Joint Press

SENATE APPROVES KOHL MEASURE TO PREVENT FORECLOSURE RESCUE SCAMS


WASHINGTON , DC - Last night, Senator Herb Kohl's (D-WI) legislation to protect Americans from becoming the victim of foreclosure rescue scams was overwhelmingly approved as an amendment to a bipartisan housing package. The Kohl measure protects financially distressed homeowners - often elderly - from unscrupulous financial predators by implementing stricter requirements and a federal floor of protection.
 
Once enacted the Foreclosure Rescue Scam Amendment (S. 2888) would help curtail the dramatic increase of mortgage fraud that has risen nationally by 800 percent in the last five years, with an estimated 60,000 cases expected this year, according to the FBI. 
 
"Too many Americans - already in financial dire straits - are pushed even deeper into debt by scam artists preying on their vulnerability," Kohl said.  "By approving this vital measure, Congress has taken a much-needed step forward in addressing this problem - a direct consequence of the foreclosure crisis afflicting communities throughout the nation. This legislation helps to ensure we implement the steps necessary to prevent this fraud and abuse from being perpetrated against the elderly and all Americans."
 
Senator Kohl's measure is co-sponsored by Senators Susan Collins (R-ME), Blanche Lincoln (D-AR) and Barbara Mikulski (D-MD). Foreclosure rescue scams prey on homeowners in the process of foreclosing their homes and especially vulnerable to deceptive practices that seem to offer hope. Instead, these scams often leave the victims facing a far worse financial predicament, sometimes ruining their credit rating entirely and stripping away their equity, making it almost impossible for them to recover financially. 
 
The Foreclosure Rescue Fraud Amendment aims to prevent homeowners from falling prey to these cruel abuses by increasing disclosure and creating strict requirements for a person or entity offering foreclosure rescue services. Specifically, once enacted, the legislation would:
  • Prohibit "a foreclosure consultant" from collecting any fee or compensation before completing contracted services, and from obtaining power of attorney from a homeowner; 
  • Require full disclosure of third-party consideration in the property;
  • Allow homeowners three days to cancel the foreclosure rescue contract; and
  • Create a federal floor of protection; and
  • Allow states without rescue-fraud laws to use these provisions as a way to help scam victims.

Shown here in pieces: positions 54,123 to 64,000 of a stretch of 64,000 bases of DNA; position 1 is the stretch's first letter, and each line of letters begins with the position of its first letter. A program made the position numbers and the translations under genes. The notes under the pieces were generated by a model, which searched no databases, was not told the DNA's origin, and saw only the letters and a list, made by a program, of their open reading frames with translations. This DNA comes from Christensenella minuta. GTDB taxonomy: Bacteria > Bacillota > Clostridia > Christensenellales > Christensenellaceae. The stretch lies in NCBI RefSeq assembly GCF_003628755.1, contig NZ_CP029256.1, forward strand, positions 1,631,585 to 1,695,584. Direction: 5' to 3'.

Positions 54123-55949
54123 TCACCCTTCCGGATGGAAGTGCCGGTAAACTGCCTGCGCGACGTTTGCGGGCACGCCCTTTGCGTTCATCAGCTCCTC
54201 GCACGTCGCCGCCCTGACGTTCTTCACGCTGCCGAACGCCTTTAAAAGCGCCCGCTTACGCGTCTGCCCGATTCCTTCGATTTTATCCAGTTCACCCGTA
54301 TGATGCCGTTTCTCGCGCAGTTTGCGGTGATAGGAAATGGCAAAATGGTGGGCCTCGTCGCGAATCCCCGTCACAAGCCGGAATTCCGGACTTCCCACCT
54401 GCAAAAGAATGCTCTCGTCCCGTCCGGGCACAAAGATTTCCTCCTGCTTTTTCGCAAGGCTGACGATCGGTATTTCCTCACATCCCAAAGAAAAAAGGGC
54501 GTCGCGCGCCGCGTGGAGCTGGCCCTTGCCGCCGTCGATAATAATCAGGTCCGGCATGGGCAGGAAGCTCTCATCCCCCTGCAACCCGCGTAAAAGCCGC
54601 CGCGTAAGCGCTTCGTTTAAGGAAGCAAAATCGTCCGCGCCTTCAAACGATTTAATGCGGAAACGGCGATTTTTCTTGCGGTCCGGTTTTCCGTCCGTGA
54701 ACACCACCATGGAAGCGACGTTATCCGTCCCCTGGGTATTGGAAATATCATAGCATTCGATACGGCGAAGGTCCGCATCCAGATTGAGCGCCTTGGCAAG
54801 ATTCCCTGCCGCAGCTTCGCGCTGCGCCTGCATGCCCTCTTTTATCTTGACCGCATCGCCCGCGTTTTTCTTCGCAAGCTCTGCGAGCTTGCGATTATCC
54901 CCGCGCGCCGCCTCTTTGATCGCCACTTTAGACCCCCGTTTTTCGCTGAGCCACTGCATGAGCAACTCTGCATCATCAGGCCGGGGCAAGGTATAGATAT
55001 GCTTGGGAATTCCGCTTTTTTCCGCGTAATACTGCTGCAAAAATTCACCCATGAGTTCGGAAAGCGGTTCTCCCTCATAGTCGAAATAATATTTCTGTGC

In addition, this legislation would help states and federal agencies combat these schemes and protect people already in financial distress from becoming worse off. 
 
In February, Senator Kohl, as Chairman of the Special Committee on Aging, held a hearing that uncovered the ways scam artists prey on homeowners in distress. Three types of prevalent scams were exposed. The first is "phantom help," where the supposed rescuer claims that they will call the homeowner's lender and re-negotiate the loan for a fee. Often the homeowner will pay that fee, but the "rescuer" then abandons the homeowner without any intervention. The second is a "rent-to-own" scheme which is set up to fail. A homeowner will sign over the title of the house and make monthly payments to the scammer in order to help rebuild their credit. However, the monthly payments are extremely high and often result in the homeowner violating the contract and being evicted. A homeowner may also be tricked into unknowingly signing over the title of their house and power of attorney to the scammer and the scammer will then sell the house to a third party. The scam artist might give the homeowner a small amount of money, but often only a fraction of the actual selling price.
 
At the February hearing before the panel, Catie Doyle, chief attorney for Legal Aid Society of Milwaukee, described in her testimony the difficulties lawyers face when trying to help victims of these scams. One major problem she pointed out was lawyers having to piece together both state and federal laws to untangle these scams. Senator Kohl's amendment will remedy these concerns. While there are some states that have foreclosure rescue scam laws or are in the process of enacting them, many homeowners still go unprotected from these predators. This legislation requires all contracts between a foreclosure consultant and a homeowner be in writing and fully disclose the nature of the services and the exact cost. Additionally, the bill prohibits up-front fees from being collected and prohibits a supposed "consultant" from obtaining the power of attorney from a homeowner. 
 
The larger comprehensive housing bill, in which the Kohl measure is included, will strengthen the Federal Housing Administration's ability to keep people in their homes and provide them with secure fixed-rate mortgages, reform government sponsored enterprises (Fannie Mae and Freddie Mac) and assist potential homebuyers with a tax incentive to purchase their first home. In addition, the measure also creates a landmark low-income housing trust fund to assist in the construction of affordable rental housing and provides assistance to communities with redevelopment aid.
 
"I am proud of my colleagues - Republicans and Democrats alike - for recognizing the need to prevent rescue scam fraud as a key component of addressing the foreclosure crisis," Kohl said.
 
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